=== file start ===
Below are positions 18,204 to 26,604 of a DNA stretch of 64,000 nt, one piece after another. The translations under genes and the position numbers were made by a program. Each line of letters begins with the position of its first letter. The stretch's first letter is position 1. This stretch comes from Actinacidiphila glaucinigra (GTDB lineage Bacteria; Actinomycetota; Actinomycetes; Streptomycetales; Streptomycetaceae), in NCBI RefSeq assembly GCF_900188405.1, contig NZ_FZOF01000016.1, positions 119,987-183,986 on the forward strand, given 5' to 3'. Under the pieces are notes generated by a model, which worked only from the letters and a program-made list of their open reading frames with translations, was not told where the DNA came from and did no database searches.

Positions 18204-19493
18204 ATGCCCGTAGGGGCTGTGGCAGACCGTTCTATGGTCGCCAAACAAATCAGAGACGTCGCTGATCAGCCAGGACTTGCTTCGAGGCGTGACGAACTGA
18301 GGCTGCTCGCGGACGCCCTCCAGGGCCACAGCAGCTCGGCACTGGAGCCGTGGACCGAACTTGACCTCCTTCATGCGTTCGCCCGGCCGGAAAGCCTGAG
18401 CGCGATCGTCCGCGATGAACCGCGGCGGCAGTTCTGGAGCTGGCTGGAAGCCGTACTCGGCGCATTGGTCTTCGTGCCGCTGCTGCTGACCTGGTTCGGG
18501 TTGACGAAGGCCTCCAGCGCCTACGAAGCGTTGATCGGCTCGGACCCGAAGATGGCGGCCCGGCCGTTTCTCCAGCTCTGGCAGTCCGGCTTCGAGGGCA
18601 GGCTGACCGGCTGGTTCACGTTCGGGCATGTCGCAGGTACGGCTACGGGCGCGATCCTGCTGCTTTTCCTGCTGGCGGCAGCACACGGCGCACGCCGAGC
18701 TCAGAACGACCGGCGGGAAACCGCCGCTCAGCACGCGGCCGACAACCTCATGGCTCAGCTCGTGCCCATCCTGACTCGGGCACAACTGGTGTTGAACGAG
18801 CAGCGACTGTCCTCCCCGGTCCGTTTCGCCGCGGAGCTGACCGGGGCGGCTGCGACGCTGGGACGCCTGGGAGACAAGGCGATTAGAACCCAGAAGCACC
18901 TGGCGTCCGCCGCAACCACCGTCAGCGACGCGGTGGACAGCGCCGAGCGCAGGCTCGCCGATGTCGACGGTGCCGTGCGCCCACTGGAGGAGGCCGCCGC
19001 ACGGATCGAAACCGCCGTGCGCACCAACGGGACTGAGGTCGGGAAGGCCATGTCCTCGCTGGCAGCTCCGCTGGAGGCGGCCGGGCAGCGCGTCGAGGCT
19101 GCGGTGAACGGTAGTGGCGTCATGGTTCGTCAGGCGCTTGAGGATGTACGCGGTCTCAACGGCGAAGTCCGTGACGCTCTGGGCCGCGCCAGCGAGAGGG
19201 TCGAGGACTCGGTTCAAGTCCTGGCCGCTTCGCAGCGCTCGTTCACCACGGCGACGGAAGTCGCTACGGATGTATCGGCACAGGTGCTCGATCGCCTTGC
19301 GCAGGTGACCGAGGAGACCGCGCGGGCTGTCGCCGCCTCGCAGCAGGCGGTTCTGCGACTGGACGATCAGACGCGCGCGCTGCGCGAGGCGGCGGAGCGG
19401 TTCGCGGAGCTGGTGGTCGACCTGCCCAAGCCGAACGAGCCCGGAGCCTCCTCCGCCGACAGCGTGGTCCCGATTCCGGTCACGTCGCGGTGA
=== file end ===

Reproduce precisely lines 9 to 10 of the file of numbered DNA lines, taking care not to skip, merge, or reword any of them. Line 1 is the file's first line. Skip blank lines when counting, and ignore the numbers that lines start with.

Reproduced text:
18801 CAGCGACTGTCCTCCCCGGTCCGTTTCGCCGCGGAGCTGACCGGGGCGGCTGCGACGCTGGGACGCCTGGGAGACAAGGCGATTAGAACCCAGAAGCACC
18901 TGGCGTCCGCCGCAACCACCGTCAGCGACGCGGTGGACAGCGCCGAGCGCAGGCTCGCCGATGTCGACGGTGCCGTGCGCCCACTGGAGGAGGCCGCCGC